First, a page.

The Steelers bolstered their injury-plagued backfield Friday, acquiring running back Felix Jones from Philadelphia for linebacker Adrian Robinson. The deal is pending each player passing a physical.
The 26-year-old Jones gives the Steelers needed depth at running back. Rookie Le'Veon Bell is has a sprained right foot and is out indefinitely. Isaac Redman is dealing with a nerve injury and return specialist LaRod Stephens-Howling sat out last Monday’s exhibition game against Washington with a sprained knee.
Jones was the 22d overall pick in the 2008 NFL draft by the Cowboys, but never stayed healthy enough to become a feature back. He has rushed for 2,728 yards and 11 touchdowns in 64 games.
Jones’s versatility gives Pittsburgh options if Stephens-Howling remains limited. The former Arkansas star, considered one of the fastest players in the league when healthy, has worked part-time as a return specialist throughout his career.
It’s unlikely the Steelers consider Jones a short-term replacement for Bell, who sprained his foot against the Redskins. Bell said Thursday he is optimistic he'll return quickly and coach Mike Tomlin called early developments in Bell’s rehab encouraging.
Robinson made the Steelers as an undrafted rookie free agent last season, appearing in 12 games.
ESPN ends affiliation
ESPN ended its collaboration with PBS on an investigation of the NFL and players’ head injuries as public TV producers expressed surprise over the abrupt collapse of the 15-month partnership.
ESPN said its decision was based on a lack of editorial control over ‘‘League of Denial: The NFL’s Concussion Crisis,’’ airing in October on PBS’ ‘‘Frontline’’ public affairs series. At ESPN’s request, its logo was being removed from websites related to the project and from the film itself.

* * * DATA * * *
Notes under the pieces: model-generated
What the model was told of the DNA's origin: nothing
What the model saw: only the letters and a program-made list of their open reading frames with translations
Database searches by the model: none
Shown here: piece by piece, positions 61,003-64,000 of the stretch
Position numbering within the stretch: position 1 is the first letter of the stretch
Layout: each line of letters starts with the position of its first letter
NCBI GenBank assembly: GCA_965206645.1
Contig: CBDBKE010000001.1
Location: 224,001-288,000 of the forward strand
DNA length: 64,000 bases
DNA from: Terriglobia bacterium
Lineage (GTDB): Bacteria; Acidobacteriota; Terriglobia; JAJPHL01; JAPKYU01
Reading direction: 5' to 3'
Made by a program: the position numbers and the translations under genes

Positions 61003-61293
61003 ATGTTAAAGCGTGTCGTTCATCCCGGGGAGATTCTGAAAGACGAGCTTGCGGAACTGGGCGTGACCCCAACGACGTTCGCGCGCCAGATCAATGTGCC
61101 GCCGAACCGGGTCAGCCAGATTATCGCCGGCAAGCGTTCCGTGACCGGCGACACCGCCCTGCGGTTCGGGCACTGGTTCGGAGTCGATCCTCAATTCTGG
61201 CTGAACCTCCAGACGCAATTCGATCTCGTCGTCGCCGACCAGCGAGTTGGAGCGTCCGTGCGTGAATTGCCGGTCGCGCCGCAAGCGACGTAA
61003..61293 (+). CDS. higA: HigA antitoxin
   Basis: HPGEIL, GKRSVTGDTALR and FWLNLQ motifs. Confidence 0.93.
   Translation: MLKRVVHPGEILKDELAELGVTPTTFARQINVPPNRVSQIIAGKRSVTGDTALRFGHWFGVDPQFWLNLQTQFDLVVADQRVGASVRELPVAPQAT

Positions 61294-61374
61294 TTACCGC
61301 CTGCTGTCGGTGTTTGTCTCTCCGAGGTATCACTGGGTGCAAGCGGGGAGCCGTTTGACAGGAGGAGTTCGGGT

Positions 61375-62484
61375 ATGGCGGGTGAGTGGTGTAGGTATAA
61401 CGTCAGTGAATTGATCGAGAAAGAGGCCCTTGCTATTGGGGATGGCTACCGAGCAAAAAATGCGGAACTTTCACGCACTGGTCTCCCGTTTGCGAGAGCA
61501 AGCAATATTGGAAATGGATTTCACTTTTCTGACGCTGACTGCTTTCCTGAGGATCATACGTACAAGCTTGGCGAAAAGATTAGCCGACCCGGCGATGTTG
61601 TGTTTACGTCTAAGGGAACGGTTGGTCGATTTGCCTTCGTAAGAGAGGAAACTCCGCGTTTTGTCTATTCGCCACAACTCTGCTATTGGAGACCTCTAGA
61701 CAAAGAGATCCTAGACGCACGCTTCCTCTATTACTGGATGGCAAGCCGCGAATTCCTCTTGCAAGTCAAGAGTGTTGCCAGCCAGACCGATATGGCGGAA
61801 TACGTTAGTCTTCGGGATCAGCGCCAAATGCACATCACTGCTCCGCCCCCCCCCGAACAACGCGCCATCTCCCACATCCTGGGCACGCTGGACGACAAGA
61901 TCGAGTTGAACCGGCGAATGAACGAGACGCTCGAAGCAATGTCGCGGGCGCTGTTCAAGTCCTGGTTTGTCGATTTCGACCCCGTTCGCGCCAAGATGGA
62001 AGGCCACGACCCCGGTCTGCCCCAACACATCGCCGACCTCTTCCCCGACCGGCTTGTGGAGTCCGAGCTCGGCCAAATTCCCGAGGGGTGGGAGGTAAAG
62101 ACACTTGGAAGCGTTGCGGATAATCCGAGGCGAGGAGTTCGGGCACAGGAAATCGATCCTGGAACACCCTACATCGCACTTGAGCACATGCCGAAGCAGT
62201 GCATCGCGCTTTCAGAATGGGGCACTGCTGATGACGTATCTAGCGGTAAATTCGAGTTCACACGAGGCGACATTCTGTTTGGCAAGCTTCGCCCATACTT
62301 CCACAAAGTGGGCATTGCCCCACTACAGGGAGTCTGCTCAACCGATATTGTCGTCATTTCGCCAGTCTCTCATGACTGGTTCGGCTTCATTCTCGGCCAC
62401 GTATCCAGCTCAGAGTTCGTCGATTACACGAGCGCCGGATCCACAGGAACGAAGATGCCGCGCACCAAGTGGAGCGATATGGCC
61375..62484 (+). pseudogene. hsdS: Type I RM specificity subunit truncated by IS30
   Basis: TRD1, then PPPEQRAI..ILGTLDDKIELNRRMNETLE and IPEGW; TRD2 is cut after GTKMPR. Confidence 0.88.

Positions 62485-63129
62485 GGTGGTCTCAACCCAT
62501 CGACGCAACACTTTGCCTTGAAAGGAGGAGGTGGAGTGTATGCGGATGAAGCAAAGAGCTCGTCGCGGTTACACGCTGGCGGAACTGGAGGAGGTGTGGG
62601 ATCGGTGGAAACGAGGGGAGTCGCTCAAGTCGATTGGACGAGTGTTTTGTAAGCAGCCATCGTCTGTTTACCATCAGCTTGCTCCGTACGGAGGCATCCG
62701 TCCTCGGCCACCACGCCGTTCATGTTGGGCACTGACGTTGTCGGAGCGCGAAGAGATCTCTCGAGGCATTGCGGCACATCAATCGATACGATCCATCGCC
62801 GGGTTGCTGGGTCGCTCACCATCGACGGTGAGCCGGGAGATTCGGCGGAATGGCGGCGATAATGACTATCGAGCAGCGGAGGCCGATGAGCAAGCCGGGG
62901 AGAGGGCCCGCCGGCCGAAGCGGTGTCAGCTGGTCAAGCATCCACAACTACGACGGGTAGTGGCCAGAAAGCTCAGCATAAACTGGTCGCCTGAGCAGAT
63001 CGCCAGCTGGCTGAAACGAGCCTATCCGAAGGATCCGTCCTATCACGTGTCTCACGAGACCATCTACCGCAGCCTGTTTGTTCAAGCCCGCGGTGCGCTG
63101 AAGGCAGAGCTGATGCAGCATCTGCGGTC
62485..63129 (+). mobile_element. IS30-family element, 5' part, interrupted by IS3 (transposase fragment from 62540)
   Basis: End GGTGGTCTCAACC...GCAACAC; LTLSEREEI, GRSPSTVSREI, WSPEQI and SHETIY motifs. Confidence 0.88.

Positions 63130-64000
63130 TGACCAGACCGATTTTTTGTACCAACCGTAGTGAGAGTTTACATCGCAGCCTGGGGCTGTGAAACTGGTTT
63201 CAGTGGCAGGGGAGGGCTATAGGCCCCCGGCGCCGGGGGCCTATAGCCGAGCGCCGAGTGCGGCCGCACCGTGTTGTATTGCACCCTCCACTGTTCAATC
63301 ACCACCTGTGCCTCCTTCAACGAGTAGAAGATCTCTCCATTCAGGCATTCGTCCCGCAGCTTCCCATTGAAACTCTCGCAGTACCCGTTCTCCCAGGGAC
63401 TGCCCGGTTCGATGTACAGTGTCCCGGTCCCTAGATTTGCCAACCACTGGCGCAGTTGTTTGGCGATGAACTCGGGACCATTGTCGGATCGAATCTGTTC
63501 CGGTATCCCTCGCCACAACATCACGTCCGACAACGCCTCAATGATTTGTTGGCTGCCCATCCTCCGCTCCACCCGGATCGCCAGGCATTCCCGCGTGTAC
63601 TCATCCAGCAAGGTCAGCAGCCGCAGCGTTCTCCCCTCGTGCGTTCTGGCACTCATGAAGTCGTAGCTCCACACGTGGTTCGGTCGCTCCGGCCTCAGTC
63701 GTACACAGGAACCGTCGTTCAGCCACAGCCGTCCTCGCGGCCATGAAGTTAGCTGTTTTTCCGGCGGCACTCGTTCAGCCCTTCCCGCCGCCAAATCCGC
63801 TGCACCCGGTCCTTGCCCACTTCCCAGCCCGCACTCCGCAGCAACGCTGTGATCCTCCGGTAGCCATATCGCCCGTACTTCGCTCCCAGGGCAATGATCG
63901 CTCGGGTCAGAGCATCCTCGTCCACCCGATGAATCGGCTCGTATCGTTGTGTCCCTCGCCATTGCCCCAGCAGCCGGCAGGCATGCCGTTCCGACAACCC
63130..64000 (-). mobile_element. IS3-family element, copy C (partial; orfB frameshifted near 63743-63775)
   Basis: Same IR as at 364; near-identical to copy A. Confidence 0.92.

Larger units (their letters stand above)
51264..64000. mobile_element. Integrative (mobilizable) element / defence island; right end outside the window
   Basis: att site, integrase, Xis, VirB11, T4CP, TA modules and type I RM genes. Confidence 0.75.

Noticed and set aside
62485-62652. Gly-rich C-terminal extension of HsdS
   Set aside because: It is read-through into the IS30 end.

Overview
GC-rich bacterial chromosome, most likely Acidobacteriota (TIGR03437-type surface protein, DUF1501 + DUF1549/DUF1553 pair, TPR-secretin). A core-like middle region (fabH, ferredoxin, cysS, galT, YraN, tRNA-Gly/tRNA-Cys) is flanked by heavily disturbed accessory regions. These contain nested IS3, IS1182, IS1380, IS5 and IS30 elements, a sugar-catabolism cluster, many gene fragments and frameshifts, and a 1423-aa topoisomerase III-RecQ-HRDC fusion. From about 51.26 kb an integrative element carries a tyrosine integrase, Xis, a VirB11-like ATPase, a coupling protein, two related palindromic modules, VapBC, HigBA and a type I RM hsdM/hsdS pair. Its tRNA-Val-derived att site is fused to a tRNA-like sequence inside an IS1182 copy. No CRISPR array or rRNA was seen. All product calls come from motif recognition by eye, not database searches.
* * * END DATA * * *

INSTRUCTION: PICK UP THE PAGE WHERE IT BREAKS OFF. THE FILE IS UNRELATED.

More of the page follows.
‘‘Because ESPN is neither producing nor exercising editorial control over the ‘Frontline’ documentaries, there will be no co-branding involving ESPN on the documentaries or their marketing materials,’’ ESPN said in a statement. ‘‘The use of ESPN’s marks could incorrectly imply that we have editorial control.’’
The NFL denied a New York Times report that it had pressured ESPN to drop out of the project. The sports network has a lucrative contract to carry league games on ‘‘Monday Night Football.’’ ESPN denied that the NFL had any influence.
Raney Aronson, ‘‘Frontline’’ deputy executive producer, said she and others at ‘‘Frontline’’ were taken aback by ESPN’s decision and that they weren’t privy to details of why it was made.
Jets activate Holmes
Santonio Holmes was moved to the Jets’ active roster from the physically unable to perform list, a promising sign that he could be ready for the start of the regular season. The move means Holmes has been cleared by team doctors to practice and has passed his physical. The wide receiver is not expected to play in the team’s exhibition game against the Giants on Saturday night. Holmes has been sidelined since last September with a Lisfranc injury in his left foot. On Wednesday, Holmes said his foot bothers him every day when he wakes up and ‘‘this pain doesn’t go away.’’ The Jets also signed offensive tackle Jason Smith, the 2009 No. 2 overall pick who spent last season with the team. The lineman was waived by New Orleans on Wednesday . . . Houston coach Gary Kubiak said the NFL has upheld defensive end Antonio Smith’s appeal of a three-game suspension. Smith was suspended Wednesday for the last two preseason games and the season opener for hitting Miami guard Richie Incognito with the Dolphins player’s helmet . . . Christine Michael ran for 97 yards and a TD in the Seahawks’ 17-10 preseason victory over the host Packers.
Redskins QBs to sit
Redskins quarterbacks Robert Griffin III and Kirk Cousins will not suit up against the Bills on Saturday night. Bills rookie quarterback EJ Manuel also will not play. Griffin is making his way back from major knee surgery, but isn’t ready for game action. Cousins sprained his foot in Washington’s exhibition game Monday night against the Steelers. Manuel is nursing an injured knee . . . The public authority overseeing construction of a new Vikings stadium warned that the opening could be delayed if the team doesn’t quickly resume negotiations on lease and development agreements. Minnesota Sports Facilities Authority chairwoman Michele Kelm-Helgen said the team unexpectedly broke off negotiations a day earlier, saying it wanted to wait until a review was completed on its ability to finance its $477 million share of the nearly billion-dollar stadium